It comes to something when a corporation is forced to appoint a chief ethics and compliance officer but that is exactly what distributor Tech Data has done, weeks after completing its costly accounting investigation.
Swollen-bellied Riverbed spears trout of doubt: Opnet buyout blues over
Riverbed, the WAN optimising and cloud storage gateway biz, has announced a sparkling new Steelhead appliance and pretty shiny results as it recovers from digesting an acquisition. Which first? Let’s go for the revenues and earnings.
Computer expert and broadcaster Ian McNaught-Davis dies at 84
ObitIan McNaught-Davis, star of the BBC's The Computer Programme, has died at the age of 84. His funeral is being held in London this afternoon.
BBC: Hey, Atos, old buddy. Here's a cheque for £285m, fill your boots
The BBC has tossed £285m of licence fee payers' cash at a beefy tech services deal with integrator Atos after the planned rollout of a brand new tower framework to house multiple suppliers hit the buffers.
HDS inks deal with Symantec: Plans to borg archive tech for DO-IT-ALL product set
Hitachi Data Services has extended a deal with Symantec to OEM its NetBackup and Enterprise Vault software so it can supply a single storage array, server, data protection and archiving software product set.
El Reg gives it a wrist at MWC: From not-so-smartwatch to the selfie-taker
MWC 2014Several new smartwatches are set to be shown at Mobile World Congress, demonstrating software improvements since CES at the start of the year.
Better late than never: Monster 15-core Xeon chips let loose by Intel
Intel's long-reigning top dog in the x86 server market, the Xeon E7 "Westmere-EX" of April 2011, can finally enjoy a well-deserved retirement: its "Ivy Bridge–EX" replacement, prosaically named the Xeon E7 v2 series, has finally arrived.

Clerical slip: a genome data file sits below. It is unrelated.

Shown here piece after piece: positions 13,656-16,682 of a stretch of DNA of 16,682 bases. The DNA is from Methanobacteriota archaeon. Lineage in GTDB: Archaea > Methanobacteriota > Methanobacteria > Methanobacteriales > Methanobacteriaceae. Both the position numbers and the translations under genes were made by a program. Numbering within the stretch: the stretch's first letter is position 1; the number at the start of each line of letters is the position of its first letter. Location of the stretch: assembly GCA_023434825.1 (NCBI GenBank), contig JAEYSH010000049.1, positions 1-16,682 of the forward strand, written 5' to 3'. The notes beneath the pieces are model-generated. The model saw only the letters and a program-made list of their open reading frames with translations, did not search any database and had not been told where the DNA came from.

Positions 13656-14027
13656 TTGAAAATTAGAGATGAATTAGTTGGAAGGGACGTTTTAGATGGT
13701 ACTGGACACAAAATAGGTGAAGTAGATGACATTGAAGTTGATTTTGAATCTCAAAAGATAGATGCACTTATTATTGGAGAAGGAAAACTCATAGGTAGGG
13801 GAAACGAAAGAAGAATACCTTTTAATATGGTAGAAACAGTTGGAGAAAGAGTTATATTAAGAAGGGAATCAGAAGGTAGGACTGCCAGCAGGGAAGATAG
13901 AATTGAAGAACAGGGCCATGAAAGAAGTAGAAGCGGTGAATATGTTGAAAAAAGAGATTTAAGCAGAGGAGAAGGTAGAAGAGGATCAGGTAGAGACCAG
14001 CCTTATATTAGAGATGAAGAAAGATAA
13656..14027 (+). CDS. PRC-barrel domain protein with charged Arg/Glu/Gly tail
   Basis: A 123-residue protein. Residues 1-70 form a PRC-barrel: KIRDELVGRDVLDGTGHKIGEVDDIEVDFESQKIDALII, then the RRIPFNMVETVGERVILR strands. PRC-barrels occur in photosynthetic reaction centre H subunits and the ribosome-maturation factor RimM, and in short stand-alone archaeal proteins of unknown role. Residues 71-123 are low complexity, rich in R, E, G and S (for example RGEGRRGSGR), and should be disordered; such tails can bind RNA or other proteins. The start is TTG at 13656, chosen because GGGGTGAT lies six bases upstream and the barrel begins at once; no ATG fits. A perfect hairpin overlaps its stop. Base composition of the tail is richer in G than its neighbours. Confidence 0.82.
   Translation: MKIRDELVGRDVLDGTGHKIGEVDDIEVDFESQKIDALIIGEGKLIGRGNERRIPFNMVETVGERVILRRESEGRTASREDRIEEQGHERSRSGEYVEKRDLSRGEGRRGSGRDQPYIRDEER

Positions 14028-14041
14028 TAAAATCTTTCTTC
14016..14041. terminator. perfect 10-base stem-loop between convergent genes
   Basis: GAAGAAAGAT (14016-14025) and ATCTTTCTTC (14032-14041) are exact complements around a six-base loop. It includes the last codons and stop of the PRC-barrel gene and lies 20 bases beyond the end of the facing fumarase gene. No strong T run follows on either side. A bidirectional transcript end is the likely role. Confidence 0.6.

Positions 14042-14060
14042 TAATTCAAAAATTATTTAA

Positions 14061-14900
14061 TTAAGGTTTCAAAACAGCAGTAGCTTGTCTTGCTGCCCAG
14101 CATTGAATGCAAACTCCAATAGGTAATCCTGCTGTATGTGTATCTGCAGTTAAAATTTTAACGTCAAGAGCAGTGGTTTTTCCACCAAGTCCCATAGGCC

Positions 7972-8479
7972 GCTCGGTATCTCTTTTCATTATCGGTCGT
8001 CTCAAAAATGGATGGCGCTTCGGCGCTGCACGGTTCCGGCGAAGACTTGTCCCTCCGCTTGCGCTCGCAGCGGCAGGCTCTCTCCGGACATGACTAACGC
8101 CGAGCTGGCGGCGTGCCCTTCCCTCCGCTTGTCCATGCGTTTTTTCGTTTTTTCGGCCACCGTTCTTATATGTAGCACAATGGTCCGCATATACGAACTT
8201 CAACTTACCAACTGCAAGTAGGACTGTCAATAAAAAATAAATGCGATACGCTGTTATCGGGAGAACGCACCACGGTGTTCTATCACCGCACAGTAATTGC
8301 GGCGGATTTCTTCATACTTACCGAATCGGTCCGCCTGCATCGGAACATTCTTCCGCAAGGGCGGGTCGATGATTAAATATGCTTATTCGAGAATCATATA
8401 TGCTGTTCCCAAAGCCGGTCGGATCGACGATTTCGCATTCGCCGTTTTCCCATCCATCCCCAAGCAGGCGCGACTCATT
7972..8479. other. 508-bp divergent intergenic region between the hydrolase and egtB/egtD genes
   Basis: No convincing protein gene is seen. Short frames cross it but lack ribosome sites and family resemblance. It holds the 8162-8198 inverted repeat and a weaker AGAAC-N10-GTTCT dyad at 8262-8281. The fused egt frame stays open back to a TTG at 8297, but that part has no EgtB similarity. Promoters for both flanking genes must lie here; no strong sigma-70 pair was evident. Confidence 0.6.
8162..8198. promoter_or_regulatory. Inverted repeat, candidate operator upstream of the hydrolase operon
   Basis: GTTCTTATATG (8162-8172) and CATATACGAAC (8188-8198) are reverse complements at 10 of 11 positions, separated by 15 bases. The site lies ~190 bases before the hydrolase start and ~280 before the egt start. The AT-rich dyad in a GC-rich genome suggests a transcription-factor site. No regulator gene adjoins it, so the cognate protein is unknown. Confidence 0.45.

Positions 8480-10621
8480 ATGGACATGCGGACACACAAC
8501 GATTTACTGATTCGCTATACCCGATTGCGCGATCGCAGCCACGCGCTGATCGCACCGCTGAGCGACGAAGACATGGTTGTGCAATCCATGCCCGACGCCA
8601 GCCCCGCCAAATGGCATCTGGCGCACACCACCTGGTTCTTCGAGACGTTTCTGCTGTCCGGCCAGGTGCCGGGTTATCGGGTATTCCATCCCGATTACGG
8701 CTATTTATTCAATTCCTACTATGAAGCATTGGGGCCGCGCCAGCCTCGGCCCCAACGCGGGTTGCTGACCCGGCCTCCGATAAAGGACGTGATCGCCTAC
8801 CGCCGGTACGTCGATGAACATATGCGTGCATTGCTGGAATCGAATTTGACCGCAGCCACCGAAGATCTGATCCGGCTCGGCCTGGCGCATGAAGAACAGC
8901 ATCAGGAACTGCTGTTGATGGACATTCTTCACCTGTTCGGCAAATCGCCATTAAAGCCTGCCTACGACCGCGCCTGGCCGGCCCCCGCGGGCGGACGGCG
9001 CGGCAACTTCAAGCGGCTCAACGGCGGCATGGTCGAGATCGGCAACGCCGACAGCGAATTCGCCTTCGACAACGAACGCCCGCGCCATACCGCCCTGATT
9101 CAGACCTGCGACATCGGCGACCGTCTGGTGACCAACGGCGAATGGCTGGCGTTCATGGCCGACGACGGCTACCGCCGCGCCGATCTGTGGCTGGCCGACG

App-maker King hopes to CANDY-CRUSH $500m from IPO
Candy Crush Saga-maker King Digital Entertainment has filed for an initial public offering on the New York Stock Exchange, which it hopes will raise $500m for the firm.
Clueless over your heaps of unstructured data? You could soon whip out 'DIY tool'
AnalysisDataGravity appears to be working on a kind of GUI-driven SQL for unstructured data so small to medium businesses can run data analytics, possibly without having to hire data scientists – although this has not been confirmed.
Apple patents touch-sensitive controls for MacBook
Apple has filed for a patent on a system which places the controls for a notebook computer within the outer bezel of the screen.
NASA's orbiting space-broadband probe LADEE beams back Moon snaps
NASA's LADEE (Lunar Atmosphere and Dust Environment Explorer) probe orbiting the Moon has sent its first images of the lunar surface and the surrounding stars as it fine-tunes its navigation system.
Google warns Glass wearers: Quit being 'CREEPY GLASSHOLES'
Google has updated its information website for its Glass Explorer programme to include a list of "dos and don'ts" for its head-mounted computers, including one rather unexpected admonition.
Upstart Postmates surfs $16m valley funding on backs of 'slave' couriers
San Francisco delivery company Postmates bagged $16m in funding from eager investors today – though an inspection of worker feedback shows that the startup is not as well-loved by some of its couriers.